Yesterday we reported that Devotion, a cult horror title from Taiwanese developer Red Candle Games, would be re-released on GOG after being unavailable for nearly two years. A few hours after this announcement was made GOG, owned by CD Projekt, unceremoniously dumped the game via the below tweet.
Earlier today, it was announced that the game Devotion is coming to GOG. After receiving many messages from gamers, we have decided not to list the game in our store.December 16, 2020
This has gone down in the west like a cup of cold sick, with the above tweet receiving a rather brutal shoeing and at least one developer pulling their game from GOG in protest. While the “many messages from gamers” seems a ridiculous phrase, and there’s little evidence of any adverse reaction on western-centric media, the original controversy over the game was largely fuelled by users on the Chinese social platform Weibo. The hashtag relating to the game (#还愿#) has huge historical engagement figures, and the point I’m making is that, just because the “many messages” aren’t immediately visible to us doesn’t mean they don’t exist: some conspiracists seem to think the Chinese Communist Party is involved but, as the Monster Hunter movie recently showed, there is a large and vociferous Chinese audience ready to jump on anything percieved as anti-China without prompting.
PCG has contacted GOG to ask for further details on the decision not to list Devotion, and will update with any response. The game’s developer, Red Candle Games, has now responded to this latest setback.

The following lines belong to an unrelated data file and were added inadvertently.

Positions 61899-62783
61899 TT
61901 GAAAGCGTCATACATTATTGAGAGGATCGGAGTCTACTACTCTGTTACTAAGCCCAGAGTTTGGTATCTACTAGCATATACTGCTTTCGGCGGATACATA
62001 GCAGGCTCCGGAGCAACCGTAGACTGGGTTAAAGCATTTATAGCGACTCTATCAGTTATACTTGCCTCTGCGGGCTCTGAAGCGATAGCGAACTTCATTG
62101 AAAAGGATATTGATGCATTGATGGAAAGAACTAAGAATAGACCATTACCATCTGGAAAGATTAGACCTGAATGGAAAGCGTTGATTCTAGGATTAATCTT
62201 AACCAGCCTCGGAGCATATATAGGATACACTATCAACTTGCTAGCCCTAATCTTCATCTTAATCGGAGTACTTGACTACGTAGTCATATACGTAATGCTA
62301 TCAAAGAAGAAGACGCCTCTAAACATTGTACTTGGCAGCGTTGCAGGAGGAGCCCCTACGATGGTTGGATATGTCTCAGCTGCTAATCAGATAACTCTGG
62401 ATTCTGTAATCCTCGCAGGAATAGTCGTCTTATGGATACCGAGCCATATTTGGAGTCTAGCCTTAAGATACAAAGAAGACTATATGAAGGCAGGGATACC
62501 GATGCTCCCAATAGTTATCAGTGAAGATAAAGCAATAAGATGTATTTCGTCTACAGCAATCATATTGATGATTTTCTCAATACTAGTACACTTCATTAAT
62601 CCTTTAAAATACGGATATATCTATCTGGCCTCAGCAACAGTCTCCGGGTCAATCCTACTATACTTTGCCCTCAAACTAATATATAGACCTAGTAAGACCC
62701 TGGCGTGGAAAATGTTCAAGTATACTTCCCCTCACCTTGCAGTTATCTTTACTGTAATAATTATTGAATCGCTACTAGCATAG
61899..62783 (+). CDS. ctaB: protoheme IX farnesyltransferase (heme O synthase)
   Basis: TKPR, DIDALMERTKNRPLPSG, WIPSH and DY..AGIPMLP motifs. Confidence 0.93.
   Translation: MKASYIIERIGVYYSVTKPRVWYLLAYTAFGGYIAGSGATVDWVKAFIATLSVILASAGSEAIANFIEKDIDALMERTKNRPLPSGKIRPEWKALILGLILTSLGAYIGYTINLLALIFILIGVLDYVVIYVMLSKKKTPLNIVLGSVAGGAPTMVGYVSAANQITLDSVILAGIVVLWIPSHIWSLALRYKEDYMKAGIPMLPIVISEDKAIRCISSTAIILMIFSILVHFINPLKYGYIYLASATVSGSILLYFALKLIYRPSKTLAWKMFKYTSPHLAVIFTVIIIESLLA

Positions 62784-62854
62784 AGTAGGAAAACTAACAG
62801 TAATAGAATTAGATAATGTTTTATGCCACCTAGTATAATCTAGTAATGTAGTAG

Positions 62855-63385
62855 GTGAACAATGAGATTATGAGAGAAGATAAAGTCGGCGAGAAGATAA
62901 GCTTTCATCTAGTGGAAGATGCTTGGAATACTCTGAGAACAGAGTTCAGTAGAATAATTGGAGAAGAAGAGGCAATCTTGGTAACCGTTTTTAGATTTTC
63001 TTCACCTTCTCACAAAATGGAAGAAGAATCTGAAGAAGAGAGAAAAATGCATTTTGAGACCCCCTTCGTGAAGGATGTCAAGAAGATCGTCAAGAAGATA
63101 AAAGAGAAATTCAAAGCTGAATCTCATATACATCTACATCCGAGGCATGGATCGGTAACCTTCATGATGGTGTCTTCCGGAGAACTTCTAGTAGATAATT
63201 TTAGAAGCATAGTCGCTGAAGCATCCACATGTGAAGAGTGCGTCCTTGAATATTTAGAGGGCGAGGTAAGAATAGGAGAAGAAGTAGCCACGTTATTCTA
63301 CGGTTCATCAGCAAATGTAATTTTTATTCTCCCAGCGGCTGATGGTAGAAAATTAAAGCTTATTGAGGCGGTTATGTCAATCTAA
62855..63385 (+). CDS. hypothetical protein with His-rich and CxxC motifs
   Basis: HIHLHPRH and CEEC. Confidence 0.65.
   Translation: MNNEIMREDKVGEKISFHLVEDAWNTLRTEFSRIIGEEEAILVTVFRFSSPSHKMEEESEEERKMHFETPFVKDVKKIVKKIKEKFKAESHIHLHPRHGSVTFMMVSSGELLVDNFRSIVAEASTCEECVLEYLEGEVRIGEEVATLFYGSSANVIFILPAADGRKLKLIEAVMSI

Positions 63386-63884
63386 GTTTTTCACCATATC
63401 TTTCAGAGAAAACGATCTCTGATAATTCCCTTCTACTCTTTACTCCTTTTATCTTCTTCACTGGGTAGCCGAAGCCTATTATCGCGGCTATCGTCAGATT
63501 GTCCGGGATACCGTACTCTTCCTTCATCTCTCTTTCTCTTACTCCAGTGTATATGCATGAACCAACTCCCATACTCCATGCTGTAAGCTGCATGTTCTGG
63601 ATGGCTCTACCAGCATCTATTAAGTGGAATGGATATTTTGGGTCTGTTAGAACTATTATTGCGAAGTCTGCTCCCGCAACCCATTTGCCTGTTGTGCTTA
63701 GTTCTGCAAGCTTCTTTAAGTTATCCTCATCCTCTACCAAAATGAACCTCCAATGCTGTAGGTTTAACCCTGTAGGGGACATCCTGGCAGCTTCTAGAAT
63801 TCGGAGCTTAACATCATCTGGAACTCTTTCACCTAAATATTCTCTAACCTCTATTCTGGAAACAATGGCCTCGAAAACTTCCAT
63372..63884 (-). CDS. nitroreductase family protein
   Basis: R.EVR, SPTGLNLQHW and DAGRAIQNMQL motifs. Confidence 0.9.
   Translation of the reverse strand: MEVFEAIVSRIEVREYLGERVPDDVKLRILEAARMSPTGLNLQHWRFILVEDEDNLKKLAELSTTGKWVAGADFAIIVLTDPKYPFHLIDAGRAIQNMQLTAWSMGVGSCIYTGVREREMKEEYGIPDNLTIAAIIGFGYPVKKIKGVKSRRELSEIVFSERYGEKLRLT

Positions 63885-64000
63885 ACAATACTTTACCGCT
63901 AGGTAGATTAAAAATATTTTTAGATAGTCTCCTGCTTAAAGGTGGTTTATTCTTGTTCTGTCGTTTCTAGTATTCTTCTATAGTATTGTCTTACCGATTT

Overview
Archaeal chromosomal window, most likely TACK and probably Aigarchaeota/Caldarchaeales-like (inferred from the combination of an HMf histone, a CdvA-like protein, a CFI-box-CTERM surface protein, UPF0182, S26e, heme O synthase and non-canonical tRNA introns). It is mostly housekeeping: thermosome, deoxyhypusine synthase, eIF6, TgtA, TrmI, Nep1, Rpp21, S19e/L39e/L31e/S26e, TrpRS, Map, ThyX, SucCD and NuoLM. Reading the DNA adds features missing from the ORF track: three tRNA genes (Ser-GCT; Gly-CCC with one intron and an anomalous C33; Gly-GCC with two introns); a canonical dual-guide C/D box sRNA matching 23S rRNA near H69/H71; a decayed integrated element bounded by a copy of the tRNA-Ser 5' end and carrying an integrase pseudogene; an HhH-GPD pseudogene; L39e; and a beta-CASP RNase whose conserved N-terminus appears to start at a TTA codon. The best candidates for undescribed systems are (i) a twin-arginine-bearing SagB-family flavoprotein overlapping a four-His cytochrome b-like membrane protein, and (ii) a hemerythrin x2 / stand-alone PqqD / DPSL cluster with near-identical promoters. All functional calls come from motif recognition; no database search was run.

pic.twitter.com/SKI3SeW18sDecember 17, 2020
“Though regretful but we are willing to understand and respect GOG’s decision,” reads the statement. “For the players looking forward to Devotion’s re-release, please accept our most sincere apology. This is a difficult predicament to overcome, but we won’t stop striving.”
Full marks to Red Candle Games for its restraint, though the way ahead now is unclear. Itch.io may be one route. Some have suggested the Epic Games Store, but given that Epic itself is just under half-owned by the Chinese media giant Tencent that seems unlikely.
It’s worth ending on an important point here: the joke that caused such offense is no longer in the game, and hasn’t been for years. The pursuit of Devotion and its developers in this way is no longer about the game’s content: it’s just about stopping it being sold anywhere because it once had something in that the Chinese audience didn’t like. It’s almost unbearably petty. Red Candle’s excellent Detention remains available on Steam, should you wish to support a developer that could use it.
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